School lunch, it's for the worms - kotanow.com- Scottsbluff Area News, Sports, and Weather

School lunch, it's for the worms

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One southern panhandle school is not only feeding hungry students through it's lunch program, its also feeding a tub full of worms.
 
Kimball Junior/Senior High School has started a new 'vermicompost' program, where leftover fruits and veggies are fed to worms.

Vermicompost is a process of using worms to decompose and turn organic matter into a rich, usable compost for soil.

Kimball Public Schools Food Service Director Danessa Terrill said she first learned about vermicomposting at a local garden club years ago.

She began the process at her home, and after said it was a natural evolution to bring it into school with her.

Terrill said she noticed many students were choosing not to eat the fruits and veggie options that came in their school lunches, and instead of seeing them go to the trash, she decided to do something about it, and make it a learning experience all the while.

"There's a lot of waste that goes on in this school. We've taken measures to help mitigate that by giving the kids a lot of choices on what they chose. But still a lot of fruits and vegetables do end up in the trash, and this is a way to benefit our soil and our community by using those waste scraps for something that's good.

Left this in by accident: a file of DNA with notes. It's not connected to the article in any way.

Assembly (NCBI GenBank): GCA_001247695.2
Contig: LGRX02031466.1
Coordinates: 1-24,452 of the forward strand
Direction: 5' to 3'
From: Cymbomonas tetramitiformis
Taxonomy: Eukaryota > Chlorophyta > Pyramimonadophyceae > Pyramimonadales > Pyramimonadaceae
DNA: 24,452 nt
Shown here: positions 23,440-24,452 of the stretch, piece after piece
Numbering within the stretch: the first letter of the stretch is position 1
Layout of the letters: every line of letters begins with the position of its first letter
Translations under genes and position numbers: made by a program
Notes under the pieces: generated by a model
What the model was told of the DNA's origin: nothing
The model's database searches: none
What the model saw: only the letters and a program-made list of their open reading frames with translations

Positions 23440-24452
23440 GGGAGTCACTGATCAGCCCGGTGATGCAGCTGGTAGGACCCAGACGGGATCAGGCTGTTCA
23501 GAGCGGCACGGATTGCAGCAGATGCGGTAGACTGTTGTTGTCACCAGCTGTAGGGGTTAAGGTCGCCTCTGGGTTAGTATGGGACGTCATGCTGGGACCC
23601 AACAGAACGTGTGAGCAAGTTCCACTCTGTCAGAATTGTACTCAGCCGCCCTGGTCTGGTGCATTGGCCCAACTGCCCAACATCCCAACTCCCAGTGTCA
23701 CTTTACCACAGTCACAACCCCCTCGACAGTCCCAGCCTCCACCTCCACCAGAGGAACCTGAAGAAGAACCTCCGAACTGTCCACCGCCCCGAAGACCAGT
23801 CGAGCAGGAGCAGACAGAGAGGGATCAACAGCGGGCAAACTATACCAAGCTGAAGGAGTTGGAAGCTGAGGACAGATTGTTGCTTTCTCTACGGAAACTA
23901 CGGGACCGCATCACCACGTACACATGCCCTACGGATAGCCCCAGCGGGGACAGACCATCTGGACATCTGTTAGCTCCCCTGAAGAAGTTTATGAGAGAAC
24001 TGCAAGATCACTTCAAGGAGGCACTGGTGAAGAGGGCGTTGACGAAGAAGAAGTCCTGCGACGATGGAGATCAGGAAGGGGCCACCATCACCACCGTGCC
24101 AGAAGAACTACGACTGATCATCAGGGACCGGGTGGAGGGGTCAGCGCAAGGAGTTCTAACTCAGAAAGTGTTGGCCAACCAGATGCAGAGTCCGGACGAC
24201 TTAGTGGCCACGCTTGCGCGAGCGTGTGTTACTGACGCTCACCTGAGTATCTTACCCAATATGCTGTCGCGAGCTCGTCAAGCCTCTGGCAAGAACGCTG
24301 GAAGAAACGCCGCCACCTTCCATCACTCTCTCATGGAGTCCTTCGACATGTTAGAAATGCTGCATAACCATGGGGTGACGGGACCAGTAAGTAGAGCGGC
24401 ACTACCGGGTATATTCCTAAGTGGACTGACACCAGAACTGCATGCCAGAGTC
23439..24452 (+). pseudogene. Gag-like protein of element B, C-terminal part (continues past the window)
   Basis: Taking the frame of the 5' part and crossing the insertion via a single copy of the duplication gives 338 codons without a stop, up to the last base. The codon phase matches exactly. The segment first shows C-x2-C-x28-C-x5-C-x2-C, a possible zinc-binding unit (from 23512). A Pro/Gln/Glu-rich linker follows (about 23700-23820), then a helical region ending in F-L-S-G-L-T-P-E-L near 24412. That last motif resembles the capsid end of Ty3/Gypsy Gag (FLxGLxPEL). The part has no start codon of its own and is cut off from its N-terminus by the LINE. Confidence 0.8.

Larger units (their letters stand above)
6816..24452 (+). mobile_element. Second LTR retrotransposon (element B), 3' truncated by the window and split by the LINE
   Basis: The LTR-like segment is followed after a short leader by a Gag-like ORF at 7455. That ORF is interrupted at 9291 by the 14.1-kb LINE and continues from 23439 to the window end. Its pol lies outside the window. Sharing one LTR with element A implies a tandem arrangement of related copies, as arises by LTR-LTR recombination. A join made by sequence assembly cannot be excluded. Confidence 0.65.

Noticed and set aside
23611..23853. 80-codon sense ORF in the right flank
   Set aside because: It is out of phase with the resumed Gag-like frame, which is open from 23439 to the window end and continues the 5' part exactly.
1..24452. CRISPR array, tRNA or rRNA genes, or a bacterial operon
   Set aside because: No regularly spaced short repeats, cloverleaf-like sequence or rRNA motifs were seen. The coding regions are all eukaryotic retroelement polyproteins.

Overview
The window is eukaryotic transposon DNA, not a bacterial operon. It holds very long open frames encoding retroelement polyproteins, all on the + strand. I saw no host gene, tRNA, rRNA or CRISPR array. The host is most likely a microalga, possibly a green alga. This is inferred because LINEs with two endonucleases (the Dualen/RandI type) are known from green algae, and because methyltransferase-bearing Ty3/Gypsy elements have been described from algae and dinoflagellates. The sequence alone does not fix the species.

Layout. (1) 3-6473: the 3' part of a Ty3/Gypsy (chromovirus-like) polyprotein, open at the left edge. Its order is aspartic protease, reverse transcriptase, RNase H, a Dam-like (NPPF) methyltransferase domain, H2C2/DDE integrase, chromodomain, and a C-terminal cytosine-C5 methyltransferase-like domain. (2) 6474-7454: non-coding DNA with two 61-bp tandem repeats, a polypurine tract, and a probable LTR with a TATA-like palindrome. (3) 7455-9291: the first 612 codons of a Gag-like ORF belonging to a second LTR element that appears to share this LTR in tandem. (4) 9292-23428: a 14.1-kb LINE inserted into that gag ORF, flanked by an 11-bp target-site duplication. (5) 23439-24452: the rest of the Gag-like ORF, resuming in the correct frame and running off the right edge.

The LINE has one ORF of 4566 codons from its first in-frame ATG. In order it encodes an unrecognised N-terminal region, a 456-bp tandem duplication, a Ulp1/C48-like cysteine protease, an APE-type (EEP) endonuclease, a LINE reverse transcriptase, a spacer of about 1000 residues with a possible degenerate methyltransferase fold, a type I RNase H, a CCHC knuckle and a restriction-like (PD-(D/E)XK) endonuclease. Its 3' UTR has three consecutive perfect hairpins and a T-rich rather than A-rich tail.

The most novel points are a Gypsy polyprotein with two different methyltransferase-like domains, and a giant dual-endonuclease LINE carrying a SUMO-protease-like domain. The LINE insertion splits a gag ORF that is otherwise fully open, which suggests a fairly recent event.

Terrill says starting the vermicompost program at Kimball Public Schools also helps to get kids involved and aware of recycling and composting.
 
"It is really kind of an interesting way to bring up the concept of fruits and vegetables to kids. Of course, we want them to eat their fruits and vegetable but if they don't, we want to give them a way to reuse them."

And it's a mixed response when it comes to students and worms.

Terrill says reactions range from total disgust, to complete intrigue.

"They don't want anything to do with it, or they love it. I find more kids are really interested in it. They want to know what the process is, they want to know how to do it, they want to take worms home and start it on their own."

She hopes to expand the project, and integrate it into more classrooms and cafeterias.

Terrill says she's not sure what she's going to do with the worm-created compost yet, but she is sure to keep the tub of crawlers outside on the curb, far away from the kitchen.

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